When the House whips go to work for the death penalty

Mara Cepeda

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When the House whips go to work for the death penalty
PART 2: Majority Leader Rodolfo Fariñas leads the charge to whip the votes and bring back the death penalty in the country, a pet bill of President Rodrigo Duterte

PART 2 of 3

READ: PART 1: What happened behind closed doors to the death penalty bill? 

MANILA, Philippines – The passage of the controversial death penalty measure was expected, but key members of the House made sure it would be passed on 3rd and final reading.

House Bill (HB) Number 4727 is part of the legislative agenda of President Rodrigo Duterte, who counts at least 267 legislators as his allies.

The House leadership also allowed several amendments to HB 4727 to make the measure more palatable to a majority of lawmakers, who ended up voting 217-54-1 on the bill’s final reading. (READ: LIST: How congressmen and women voted on the death penalty bill). 

Who acted as Duterte’s lieutenants in the House and made sure HB 4727 would be passed?

Whipping the votes

May nagtrabaho diyan, ‘yung mga whips (The whips worked on that). I think the whips did their work because some of the people, some members of the House who would have voted otherwise, succumbed to the whip of the Speaker and definitely Malacañang,” said Aries Arugay, political analyst from the University of the Philippines-Diliman. 

“It only means the House is not sitting on the President’s legislative agenda, but they are reflecting the people’s will as expressed by Malacañang. Puwedeng upuan kasi ‘yan like [with the] FOI [bill], pero hindi (They could have sat on it as with the freedom of information bill, but they didnt),” he added.

Speaker Pantaleon Alvarez threatened to replace deputy speakers and committee chairmanships who either voted no, abstained from voting, or were absent during the proceedings.

But the person who led the charge of whipping the votes on the ground was Ilocos Norte 1st District Representative Rodolfo Fariñas, the Majority Leader. 

Fariñas is known to be diligent in reaching out to every member of the House. He admitted in a television interview that he even texts all 292 of his colleagues to remind them to show up for the 4 pm session every Monday to Wednesday.

Fariñas also told Rappler that he discussed the death penalty measure with all congressmen.

“I simply talked to each member to discuss the bill with them. And out of mutual respect, I found out from them their position on the matter whether for or against. Those belonging to the latter even took the initiative of talking to me to explain the reason they were against it, which I respected,” said Fariñas. 

LIGHT CONVERSATION. Majority Leader Rodolfo Fariñas shares a light moment with members of the House media. File photo by Mara Cepeda/Rappler

Occidental Mindoro Representative Josephine Ramirez-Sato, a member of the House contingent to the powerful Commission on Appointments, said she had spoken to Fariñas thrice regarding her no vote on the death penalty bill.

As a member of the justice panel, Sato had to make a written manifestation explaining why she will be voting against HB 4727.

Siyempre nabasa ni Majority Leader. Sinabi niya, ‘O ikaw pala, no ka pala.’ Parang we were just joking about it,'” said Sato, who had bumped into Fariñas in a hotel lobby sometime in October 2016.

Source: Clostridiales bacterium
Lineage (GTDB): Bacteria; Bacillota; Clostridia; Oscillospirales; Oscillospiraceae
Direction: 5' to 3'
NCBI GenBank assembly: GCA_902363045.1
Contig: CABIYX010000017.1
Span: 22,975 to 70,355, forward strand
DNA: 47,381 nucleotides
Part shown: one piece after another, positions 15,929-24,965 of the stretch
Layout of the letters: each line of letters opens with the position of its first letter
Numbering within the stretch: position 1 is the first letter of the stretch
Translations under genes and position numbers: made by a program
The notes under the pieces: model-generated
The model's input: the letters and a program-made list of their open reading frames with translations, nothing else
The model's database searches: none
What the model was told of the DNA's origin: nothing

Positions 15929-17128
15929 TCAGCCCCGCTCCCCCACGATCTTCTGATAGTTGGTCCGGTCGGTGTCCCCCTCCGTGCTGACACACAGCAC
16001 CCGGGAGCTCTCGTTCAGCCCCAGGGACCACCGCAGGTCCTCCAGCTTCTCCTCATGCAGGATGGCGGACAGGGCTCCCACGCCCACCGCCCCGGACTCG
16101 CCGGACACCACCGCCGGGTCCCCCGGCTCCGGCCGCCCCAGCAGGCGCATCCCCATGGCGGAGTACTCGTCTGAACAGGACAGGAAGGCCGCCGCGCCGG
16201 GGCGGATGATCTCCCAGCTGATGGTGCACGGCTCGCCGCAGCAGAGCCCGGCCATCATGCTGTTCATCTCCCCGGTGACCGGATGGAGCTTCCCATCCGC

(Of course, the Majority Leader read it. He said, “Oh I didn’t know you would be voting no. It’s like we were just joking about it.)

Fariñas had also called her days before the 3rd reading of HB 4727.

“He was just asking me kung ano na talaga ‘yung boto ko (what my final vote will be)… Pero (But) I must emphasize that there was really no pressure. It was a friendly conversation,” said Sato.

She had also approached Fariñas minutes before the session started on March 8 to reiterate her no vote. 

Party consultations 

It was a strategy that trickled down to the other parties in the House. The 22 members of the National Unity Party (NUP), for example, discussed the reimposition of the death penalty in their regular lunch meetings prior to the vote.

“We went through a process of consultations among ourselves, our respective districts, and constituents. We openly discussed the issues, the pros and cons, especially during the times when the number of crimes was reduced from 21 to 4 to just drugs,” said Davao City 1st District Representative Karlo Nograles, chairman of the powerful committee on appropriations.  

Deputy Speaker Fredenil Castro, who is NUP’s vice president for political and electoral affairs, said they also did not impose a party stand. 

“In the party, we are left with our own preferences. And we had our lunch with our members and I was just telling them that I don’t even have to deliver any message for the members of the NUP. No need for any convincing because the members were independent,” said Castro.

In the end, 20 NUP members voted in favor of HB 4727, while only two said no.

The party-list representatives, meanwhile, were whipped by their coalition president and AKO Bicol Representative Rodel Batocabe, as well as coalition secretary-general and Deputy Speaker Sharon Garin of AAMBIS-OWA. 

“Yeah, we talked to members. We whipped all members to toe the line because that’s the administration’s priority, and second, it’s the campaign promise of President Duterte,” said Batocabe.

He added that one of the rules for coalition officers is for them to support the legislative agenda of the President. 

A total of 23 party-list representatives gave their nod to HB 4727. Another 18 said no and 6 were absent during the vote.

Weak political party system

The voting turnout for HB 4727 is generally not surprising, apart from a few lawmakers who voted either contrary to their previous public statements or against their party stand.